“While you’re at it, can you use your platform to share all the missing and killed innocent Palestinians too?” a user on X, formerly Twitter, wrote in response to one of her posts.

In reprisal for the October 7 attacks, Israel has pounded the Gaza Strip and launched a ground invasion, killing more than 17,000 people, mostly women and children, according to Gaza’s Hamas government.

The Instagram account of American model Gigi Hadid, who is of Palestinian descent and followed by 79 million, has spent less attention on fashion in recent weeks.

She cited the “systemic mistreatment of the Palestinian people by the government of Israel”.

“Stop spreading lies. You and your sisters are antisemitic,” said one comment, with many others expressing similar views.

Famous stars can generate equally strong admiration and repulsion from the public, especially if they comment on divisive issues.

Well before social media, boxer Muhammad Ali, the actor Jane Fonda and singer Bob Dylan were adored or hated over their opposition to the Vietnam War.

More recently the actors Ben Stiller, Angelina Jolie and Sean Penn showed their support for Ukraine by visiting the country, in moves that were approved by most of their Western fans.

– Insults –

But the Israel-Palestinian issue is more divisive than most, exposing celebrities to even fiercer backlashes.

Kylie Jenner, the half-sister of socialite Kim Kardashian, shared a pro-Israeli post with her 399 million Instagram followers shortly after October 7, which according to US media she deleted an hour later after being hit with insults.

The Oscar-winning actor Susan Sarandon was dropped by her talent agency in November for comments she made at a pro-Palestinian rally, for which she later apologised.

Melissa Barrera, star of the fifth and sixth instalments of the “Scream” franchise, was cut from the cast of the seventh by the producers, who said they had “zero tolerance for anti-Semitism and incitement to hatred”.

The Mexican had denounced what she called “ethnic cleansing” in Gaza.

Celebrities who take sides in the conflict have “a lot to lose and little to gain”, said Nicolas Vanderbiest, founder of the public relations firm Saper Vedere in Brussels.

Producers and sponsors have little appetite for mixing geopolitics and business, he said.

In this issue, two “extremely organised” communities are on the lookout, creating a “herd affect”, Vanderbiest added.

Tom Cruise prevented his own agent from losing her job after she had referred to “genocide” on her Instagram account, according to the cinema trade press.

Celebrities could just stay quiet, but with this conflict there is “pressure to pronounce” and no immunity from criticism, said Jamil Jean-Marc Dakhlia, a professor of information and communication at Sorbonne Nouvelle University in Paris.

“Silence is seen as taking a position,” Dakhlia said. “So we are in a situation where you are forced to take sides, and not necessarily with much nuance.”

American singer and actor Selena Gomez, with 429 million Instagram followers, has been criticised for not taking a stronger stance on the issue.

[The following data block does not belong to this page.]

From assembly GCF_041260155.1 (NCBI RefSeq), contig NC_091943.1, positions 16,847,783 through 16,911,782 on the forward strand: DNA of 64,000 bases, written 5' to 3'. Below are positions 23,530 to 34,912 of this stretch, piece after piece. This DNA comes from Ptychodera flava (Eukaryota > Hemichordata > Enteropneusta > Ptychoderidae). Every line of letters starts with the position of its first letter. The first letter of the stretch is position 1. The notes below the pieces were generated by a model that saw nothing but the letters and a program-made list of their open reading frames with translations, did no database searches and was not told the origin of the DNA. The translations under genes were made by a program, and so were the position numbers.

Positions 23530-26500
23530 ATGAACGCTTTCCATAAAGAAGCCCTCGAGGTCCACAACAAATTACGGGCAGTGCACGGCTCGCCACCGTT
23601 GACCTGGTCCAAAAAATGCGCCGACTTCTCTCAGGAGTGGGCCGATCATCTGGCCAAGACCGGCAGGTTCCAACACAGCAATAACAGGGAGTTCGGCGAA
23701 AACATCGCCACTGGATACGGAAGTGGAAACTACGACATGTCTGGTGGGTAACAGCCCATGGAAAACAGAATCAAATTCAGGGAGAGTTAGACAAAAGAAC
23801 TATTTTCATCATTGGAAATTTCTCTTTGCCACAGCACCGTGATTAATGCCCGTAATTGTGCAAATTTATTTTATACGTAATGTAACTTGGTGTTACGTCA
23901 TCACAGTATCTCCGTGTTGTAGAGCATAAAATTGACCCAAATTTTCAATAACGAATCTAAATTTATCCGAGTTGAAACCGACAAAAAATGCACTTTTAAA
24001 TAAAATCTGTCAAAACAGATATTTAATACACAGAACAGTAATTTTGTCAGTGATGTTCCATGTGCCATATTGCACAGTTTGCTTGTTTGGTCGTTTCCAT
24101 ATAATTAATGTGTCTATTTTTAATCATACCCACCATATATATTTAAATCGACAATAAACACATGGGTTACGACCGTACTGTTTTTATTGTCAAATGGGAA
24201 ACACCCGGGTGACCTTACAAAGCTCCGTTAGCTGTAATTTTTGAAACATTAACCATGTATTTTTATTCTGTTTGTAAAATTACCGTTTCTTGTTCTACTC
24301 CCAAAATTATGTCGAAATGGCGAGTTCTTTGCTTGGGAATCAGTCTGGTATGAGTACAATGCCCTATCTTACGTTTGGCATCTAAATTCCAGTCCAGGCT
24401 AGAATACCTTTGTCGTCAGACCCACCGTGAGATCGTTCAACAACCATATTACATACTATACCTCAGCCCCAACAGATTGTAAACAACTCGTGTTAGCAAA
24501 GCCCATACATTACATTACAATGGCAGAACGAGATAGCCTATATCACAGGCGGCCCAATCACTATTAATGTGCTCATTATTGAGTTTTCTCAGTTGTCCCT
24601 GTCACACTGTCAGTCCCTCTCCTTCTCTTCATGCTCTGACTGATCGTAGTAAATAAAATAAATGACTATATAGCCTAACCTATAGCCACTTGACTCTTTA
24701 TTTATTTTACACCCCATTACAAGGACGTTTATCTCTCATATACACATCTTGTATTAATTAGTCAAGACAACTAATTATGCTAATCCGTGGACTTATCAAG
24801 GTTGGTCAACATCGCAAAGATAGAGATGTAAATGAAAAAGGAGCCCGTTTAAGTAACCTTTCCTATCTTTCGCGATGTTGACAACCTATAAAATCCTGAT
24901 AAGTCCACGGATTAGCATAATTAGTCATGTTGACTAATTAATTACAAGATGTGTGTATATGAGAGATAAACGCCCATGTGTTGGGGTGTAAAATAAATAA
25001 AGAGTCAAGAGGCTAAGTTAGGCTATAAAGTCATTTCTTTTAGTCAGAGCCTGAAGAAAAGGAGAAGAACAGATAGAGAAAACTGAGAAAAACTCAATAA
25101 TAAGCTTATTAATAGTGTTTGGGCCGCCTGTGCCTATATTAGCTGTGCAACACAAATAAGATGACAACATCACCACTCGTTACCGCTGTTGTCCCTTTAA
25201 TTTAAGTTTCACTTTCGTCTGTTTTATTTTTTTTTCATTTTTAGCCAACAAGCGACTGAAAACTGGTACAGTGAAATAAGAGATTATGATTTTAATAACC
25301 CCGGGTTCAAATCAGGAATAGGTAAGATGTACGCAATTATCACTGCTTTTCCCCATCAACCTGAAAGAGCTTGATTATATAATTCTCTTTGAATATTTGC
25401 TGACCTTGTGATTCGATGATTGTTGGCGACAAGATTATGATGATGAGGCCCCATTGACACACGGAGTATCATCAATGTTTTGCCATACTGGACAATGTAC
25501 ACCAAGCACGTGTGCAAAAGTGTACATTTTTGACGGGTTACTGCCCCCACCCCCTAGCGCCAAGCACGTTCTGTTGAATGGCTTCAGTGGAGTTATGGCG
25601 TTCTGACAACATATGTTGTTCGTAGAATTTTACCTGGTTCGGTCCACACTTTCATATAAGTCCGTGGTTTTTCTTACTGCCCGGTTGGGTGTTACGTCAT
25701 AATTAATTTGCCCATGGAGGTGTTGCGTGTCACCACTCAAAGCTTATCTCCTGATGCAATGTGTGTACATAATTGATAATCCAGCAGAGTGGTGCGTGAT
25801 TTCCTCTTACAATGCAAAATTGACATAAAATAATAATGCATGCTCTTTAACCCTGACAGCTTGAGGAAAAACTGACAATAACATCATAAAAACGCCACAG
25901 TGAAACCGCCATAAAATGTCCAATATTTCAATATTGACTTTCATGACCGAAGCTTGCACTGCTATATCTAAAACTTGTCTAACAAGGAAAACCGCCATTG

Along with hundreds of others, including Hadid, singer Jennifer Lopez and actor Joaquin Phoenix, she took a middle road, signing a petition calling for a ceasefire and the safe release of hostages.

Earlier, hundreds of celebrities, including Gadot, had signed an open letter thanking US President Joe Biden for supporting “the Jewish people” and calling for the release of all hostages held by Hamas.

Very few signed both.

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More than 10 million people have signed up for X in December, CEO says By Reuters

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More than 10 million people have signed up for X in December, CEO says By Reuters

© Reuters. FILE PHOTO: ‘X’ logo is seen on the top of the headquarters of the messaging platform X, formerly known as Twitter, in downtown San Francisco, California, U.S., July 30, 2023. REUTERS/Carlos Barria/File Photo

(Reuters) – More than 10 million people have signed up for X in December, X CEO Linda Yaccarino said in a post on the social media platform on Thursday.

This comes as the company, formerly known as Twitter, risks losing as much $75 million in advertising revenue by the end of the year as major brands pause their marketing campaigns on the platform, according to the New York Times.

X, which does not regularly release user data, could not immediately be reached for comment on how the December sign-ups compared to average or why Yaccarino disclosed the figure. Billionaire owner Elon Musk said in July the site had 540 million monthly users.

Several companies, including Apple (NASDAQ:), Disney, Warner Bros Discovery , Comcast (NASDAQ:), Lions Gate Entertainment , Paramount Global, and IBM (NYSE:) said in November they were pausing their advertisements on X.

Musk cursed advertisers that fled the platform after he agreed with a user who falsely claimed Jewish people were stoking hatred against white people.

A report from watchdog group Media Matters found ads from major companies next to X posts that supported Nazism. The platform filed a lawsuit in late November against Media Matters accusing it of defamation.